A series of tunnels took us out and up to the Brunig Pass at 1008 metres which Bertha coped with brilliantly. We stopped for coffee overlooking Lungernsee before driver, van and passenger made the slow and steep, hairpin descent.
With schoolgirl German and incredible ‘trip luck’ we found a terrific mechanic, Piermin, just 200m down the road. He diagnosed ‘schaum’ essentially bubbles in the automatic transmission oil which were most likely the result of the steep climb and descent down the pass. Apparently a common enough problem and easily, and very cheaply fixed, by some new oil being added. Thank you Piermin!
With a bright hot morning the next day we had to decide whether to use the good weather to see Mount Pilatus, or the lakeside city of Lucerne. We chose the latter and caught the ‘panorama train’ from the local station for the half hour journey.
The panorama train travels along the same line as the commuter and intercity trains but makes all the stops and is designed for taking in the views.
From its large picture and overhead windows we saw the mountain station for Mount Pilatus and a single carriage rack and pin train climb Switzerland’s steepest cog railway.
Bowling past Lake Lucerne we saw the mountain ridge of Rigi Kulm before disappearing into a long tunnel to be unloaded in Lucerne’s huge central station of many platforms. Armed with our walking tour information we began a lovely day of strolling around the pretty lakeside city.
The fabulous old town is across the River Reuss, another fast-moving blue-green and foamy delight of dashing water, that we crossed using a medieval wooden covered bridge.
Many of the historical houses in the old centre are covered with bright or fading paintings. Most have heraldic motifs or imagery associated with their owners, or the purpose of the building.
Hence the Weinmarktapotheke had interesting wine and medicinal motifs dating back to 1530. Beautifully decorated houses line the sides of Stag Square where Goethe stayed at the Hotel Goldener Adler in 1779.
Winding back down to the river we crossed this time using the Spreuerbrucke, built in 1408 and part of the town’s fortifications.
Hanging under the wooden eaves are a series of dark paintings illustrating the ‘dance of Death’ – carried out in the 1600s and suitably ghoulish showing skeletal death lurking in the corners of various incidents of daily life.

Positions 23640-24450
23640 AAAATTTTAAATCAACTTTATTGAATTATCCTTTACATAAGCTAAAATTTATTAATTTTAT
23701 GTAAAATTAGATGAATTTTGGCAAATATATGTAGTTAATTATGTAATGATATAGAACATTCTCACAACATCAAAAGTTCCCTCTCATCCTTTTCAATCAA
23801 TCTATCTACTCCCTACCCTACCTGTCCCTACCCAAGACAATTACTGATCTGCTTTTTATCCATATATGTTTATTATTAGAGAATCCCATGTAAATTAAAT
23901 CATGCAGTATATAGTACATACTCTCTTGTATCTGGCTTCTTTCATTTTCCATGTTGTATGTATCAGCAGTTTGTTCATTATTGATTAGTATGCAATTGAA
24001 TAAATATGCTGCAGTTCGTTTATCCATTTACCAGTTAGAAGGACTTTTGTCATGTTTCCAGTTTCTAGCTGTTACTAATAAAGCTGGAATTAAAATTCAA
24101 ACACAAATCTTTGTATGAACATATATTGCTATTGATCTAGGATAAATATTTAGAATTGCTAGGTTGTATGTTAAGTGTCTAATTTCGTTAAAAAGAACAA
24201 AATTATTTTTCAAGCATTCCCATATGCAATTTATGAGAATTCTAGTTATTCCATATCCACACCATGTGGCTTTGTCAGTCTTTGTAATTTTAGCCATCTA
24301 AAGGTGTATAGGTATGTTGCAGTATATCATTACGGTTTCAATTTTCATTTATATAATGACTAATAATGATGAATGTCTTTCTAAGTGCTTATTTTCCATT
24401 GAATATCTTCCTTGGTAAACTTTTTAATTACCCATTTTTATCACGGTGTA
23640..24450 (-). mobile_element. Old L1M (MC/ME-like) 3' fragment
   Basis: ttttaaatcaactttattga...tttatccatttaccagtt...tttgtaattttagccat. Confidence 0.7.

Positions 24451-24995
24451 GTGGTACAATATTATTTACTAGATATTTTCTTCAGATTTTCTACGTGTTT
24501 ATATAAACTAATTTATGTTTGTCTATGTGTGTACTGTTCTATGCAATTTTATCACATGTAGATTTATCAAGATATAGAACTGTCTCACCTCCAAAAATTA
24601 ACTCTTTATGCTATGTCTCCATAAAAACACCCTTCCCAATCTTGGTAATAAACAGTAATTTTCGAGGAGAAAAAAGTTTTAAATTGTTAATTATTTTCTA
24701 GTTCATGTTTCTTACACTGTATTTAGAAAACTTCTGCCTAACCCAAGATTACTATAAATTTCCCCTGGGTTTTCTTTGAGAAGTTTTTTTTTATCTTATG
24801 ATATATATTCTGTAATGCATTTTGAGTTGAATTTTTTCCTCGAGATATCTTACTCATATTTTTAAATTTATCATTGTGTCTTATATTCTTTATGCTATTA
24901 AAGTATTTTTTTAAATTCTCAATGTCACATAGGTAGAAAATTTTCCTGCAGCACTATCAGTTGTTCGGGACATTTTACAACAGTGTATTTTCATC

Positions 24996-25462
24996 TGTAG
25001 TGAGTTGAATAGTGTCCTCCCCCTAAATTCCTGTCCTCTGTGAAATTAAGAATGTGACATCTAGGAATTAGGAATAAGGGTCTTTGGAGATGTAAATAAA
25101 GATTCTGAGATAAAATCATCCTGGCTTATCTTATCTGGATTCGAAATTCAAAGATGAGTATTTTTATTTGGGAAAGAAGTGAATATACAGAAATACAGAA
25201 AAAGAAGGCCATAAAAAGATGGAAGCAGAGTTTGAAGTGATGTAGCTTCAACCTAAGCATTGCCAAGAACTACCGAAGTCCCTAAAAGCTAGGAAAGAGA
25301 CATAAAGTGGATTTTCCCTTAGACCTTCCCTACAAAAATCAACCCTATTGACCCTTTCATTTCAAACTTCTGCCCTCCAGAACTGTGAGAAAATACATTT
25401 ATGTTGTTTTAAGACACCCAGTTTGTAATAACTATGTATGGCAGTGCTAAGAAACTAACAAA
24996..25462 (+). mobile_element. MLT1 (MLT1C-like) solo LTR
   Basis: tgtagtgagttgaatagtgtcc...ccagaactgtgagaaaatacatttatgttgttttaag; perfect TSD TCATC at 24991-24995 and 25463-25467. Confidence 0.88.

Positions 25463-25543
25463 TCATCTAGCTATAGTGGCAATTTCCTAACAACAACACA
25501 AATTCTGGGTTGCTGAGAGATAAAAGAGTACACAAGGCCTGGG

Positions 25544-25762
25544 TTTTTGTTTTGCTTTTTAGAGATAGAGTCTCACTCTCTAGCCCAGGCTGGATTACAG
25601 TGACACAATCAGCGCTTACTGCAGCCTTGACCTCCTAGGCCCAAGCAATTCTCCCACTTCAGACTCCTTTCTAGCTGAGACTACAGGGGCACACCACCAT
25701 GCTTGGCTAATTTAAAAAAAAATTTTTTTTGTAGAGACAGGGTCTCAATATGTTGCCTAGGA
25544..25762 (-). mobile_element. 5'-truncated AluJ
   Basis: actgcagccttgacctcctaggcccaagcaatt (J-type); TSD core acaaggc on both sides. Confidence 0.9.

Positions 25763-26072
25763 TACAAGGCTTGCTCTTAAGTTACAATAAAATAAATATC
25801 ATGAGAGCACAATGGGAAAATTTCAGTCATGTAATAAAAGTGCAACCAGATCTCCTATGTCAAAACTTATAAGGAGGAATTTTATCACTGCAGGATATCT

Americans were puzzled not by the pictures but by the many swans coasting along the river. “Say, can those large white birds fly?” asked one of them to no-one in particular and not interested in any answer.
Large numbers of Asian tourists hurried about taking photos, mainly of themselves or each other, and swatting at the swarms of river flies that collected in clouds by the water.
Back up in town we went to see the very moving Lion’s Monument carved into the sandstone cliff face in 1821. It is of a dying lion, pierced in his left flank and lying protectively on a fleur-de-lys.
It commemorates one of many ugly events that occurred in the French Revolution.
More than 850 Swiss Guards were massacred in cold blood by mercenary mobs in Paris whilst they were stationed there to protect the Royal Family.
It was the idea of a Swiss officer who somehow survived the assault.
We had our picnic contemplating the sculpture and watching tour groups make their visit, before climbing up the steep path to the remains of the city’s fortified walls.
A narrow walkway takes you along 400 meters of solid and turreted walls and into three renovated watch towers. One of them is the oldest clock tower in Lucerne dating from 1533 and still housing a working mechanism.
A little giddy from the heights and the heat it was refreshing to take a bus out along the lakeside to see the waters and the belle-epoch hotels that grew up in the 19th century as English fuelled tourism boomed around the lake.
Strolling back along its clear shores we saw paddle-steamers on the waters and admired tall and expensive terraced houses and hotels. From the water you can clearly see Lucerne’s position within the mountain range.
Eschewing a visit to the art museum in favour of a return back in sunshine we collected our bikes from the station around 5pm. On the cycle back to the camp it seemed that everyone was out cutting or raking grass for drying into bales.